Wednesday, January 21, 2009

Yearbook Photo Release Issues

Dear Rich: I have a question. A very good friend of mine had senior pictures taken of her daughter (we'll call her "D") with a professional photographer. He took some pictures of D that are not tasteful and do not portray D in a light that she wants on public display. My friend has expressed this to the photographer multiple times. The photographer bought a yearbook advertisement and it had one of the unflattering pictures in the ad. My friend and her family are upset and concerned that the photographer will use these pictures in other forms of advertising such as newspapers or in a mall display. Do they have any legal recourse if the photographer refuses to honor their wishes? I'm so glad you asked. The short answer to your question is, "Possibly, but it depends on the paperwork."

Under copyright law, the photographer controls the right to reproduce the image unless a contract was made that assigned those rights to D (or her parents). However, D may have some control over the use of her name or image when it's used to sell products or services (based on a legal principle known as "the right of publicity"). Unfortunately, the right of publicity differs from state to state and it's not always clear who -- for example, celebrities or non-celebrities -- can assert rights.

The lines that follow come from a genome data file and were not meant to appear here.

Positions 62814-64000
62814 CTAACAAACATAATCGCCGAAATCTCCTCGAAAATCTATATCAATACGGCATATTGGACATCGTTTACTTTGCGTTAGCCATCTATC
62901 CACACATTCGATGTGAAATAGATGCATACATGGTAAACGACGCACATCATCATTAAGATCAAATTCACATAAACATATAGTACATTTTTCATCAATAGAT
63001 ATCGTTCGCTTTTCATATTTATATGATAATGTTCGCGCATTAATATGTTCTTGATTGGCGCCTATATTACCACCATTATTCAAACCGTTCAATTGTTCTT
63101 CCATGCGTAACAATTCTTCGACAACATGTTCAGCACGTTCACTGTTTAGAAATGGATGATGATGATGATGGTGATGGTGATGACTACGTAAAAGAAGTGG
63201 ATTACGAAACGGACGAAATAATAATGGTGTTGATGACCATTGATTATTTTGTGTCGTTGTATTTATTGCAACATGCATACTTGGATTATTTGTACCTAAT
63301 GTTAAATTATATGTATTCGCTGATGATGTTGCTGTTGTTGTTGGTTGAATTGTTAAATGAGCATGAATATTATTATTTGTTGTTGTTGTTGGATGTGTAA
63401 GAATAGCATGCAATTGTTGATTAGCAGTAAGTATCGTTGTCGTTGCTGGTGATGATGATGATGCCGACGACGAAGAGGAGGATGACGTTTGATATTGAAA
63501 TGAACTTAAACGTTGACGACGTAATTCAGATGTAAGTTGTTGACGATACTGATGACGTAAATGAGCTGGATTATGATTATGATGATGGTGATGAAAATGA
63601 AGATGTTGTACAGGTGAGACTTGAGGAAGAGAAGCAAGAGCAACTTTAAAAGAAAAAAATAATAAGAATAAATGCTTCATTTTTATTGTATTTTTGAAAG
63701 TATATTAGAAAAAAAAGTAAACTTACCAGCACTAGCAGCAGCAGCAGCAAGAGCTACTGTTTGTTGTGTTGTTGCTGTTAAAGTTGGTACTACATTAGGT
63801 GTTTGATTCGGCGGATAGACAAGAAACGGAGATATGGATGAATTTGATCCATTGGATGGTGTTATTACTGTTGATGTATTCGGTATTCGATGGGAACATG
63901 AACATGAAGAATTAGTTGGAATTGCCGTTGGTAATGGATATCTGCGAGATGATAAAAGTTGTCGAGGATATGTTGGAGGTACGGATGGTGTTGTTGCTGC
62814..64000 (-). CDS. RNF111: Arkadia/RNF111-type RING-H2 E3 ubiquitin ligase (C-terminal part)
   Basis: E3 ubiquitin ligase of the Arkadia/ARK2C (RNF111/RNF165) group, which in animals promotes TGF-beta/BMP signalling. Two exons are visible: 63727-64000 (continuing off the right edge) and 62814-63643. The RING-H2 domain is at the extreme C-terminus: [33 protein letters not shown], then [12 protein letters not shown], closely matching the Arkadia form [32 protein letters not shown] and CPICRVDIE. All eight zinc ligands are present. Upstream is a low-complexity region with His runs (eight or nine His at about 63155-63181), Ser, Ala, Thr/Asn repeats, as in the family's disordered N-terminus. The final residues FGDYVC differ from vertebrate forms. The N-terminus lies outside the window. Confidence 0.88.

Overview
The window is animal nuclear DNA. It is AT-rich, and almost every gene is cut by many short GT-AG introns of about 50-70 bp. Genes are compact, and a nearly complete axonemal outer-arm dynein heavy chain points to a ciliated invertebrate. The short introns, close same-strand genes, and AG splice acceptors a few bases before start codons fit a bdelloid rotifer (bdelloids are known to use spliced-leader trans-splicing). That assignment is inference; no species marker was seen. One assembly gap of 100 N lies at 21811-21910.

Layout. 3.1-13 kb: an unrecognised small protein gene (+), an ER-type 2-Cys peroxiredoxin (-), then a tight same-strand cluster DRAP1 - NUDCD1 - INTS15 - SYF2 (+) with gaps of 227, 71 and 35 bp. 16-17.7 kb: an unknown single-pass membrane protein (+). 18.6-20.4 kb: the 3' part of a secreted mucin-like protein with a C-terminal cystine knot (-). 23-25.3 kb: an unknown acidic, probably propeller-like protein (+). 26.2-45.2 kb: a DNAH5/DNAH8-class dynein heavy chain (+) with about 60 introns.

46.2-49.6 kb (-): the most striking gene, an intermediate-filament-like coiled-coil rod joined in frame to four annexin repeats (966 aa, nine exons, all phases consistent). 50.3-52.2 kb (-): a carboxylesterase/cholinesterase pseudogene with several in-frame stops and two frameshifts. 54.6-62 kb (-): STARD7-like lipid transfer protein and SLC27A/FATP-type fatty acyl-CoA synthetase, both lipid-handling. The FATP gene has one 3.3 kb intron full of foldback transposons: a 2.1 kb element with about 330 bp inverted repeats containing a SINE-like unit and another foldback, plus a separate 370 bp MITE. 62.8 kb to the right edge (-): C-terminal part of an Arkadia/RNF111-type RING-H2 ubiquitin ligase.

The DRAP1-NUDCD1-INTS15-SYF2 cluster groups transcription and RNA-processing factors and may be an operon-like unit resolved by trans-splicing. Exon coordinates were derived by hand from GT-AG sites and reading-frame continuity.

Regardless of your state's law, if D is over 18 and signed a typical photographer's release, it may be difficult to stop the ads. If D is under 18 and signed a release, that release is "voidable," meaning that D can terminate the rights granted (although that will be more difficult if D's parents or legal guardians also signed the release on behalf of D). In summary, enforcing the right of publicity is tricky and will likely require retaining an attorney to review all these issues.    
The Dear Rich staff is unsure about what you mean by "unflattering," since many yearbook photos tend to haunt subjects, particularly those who have gone on to greater things. If the picture is upsetting for reasons that may be exploitive or illegal, then D should contact an attorney to determine if defamationinvasion of privacy, or other more serious charges should be considered.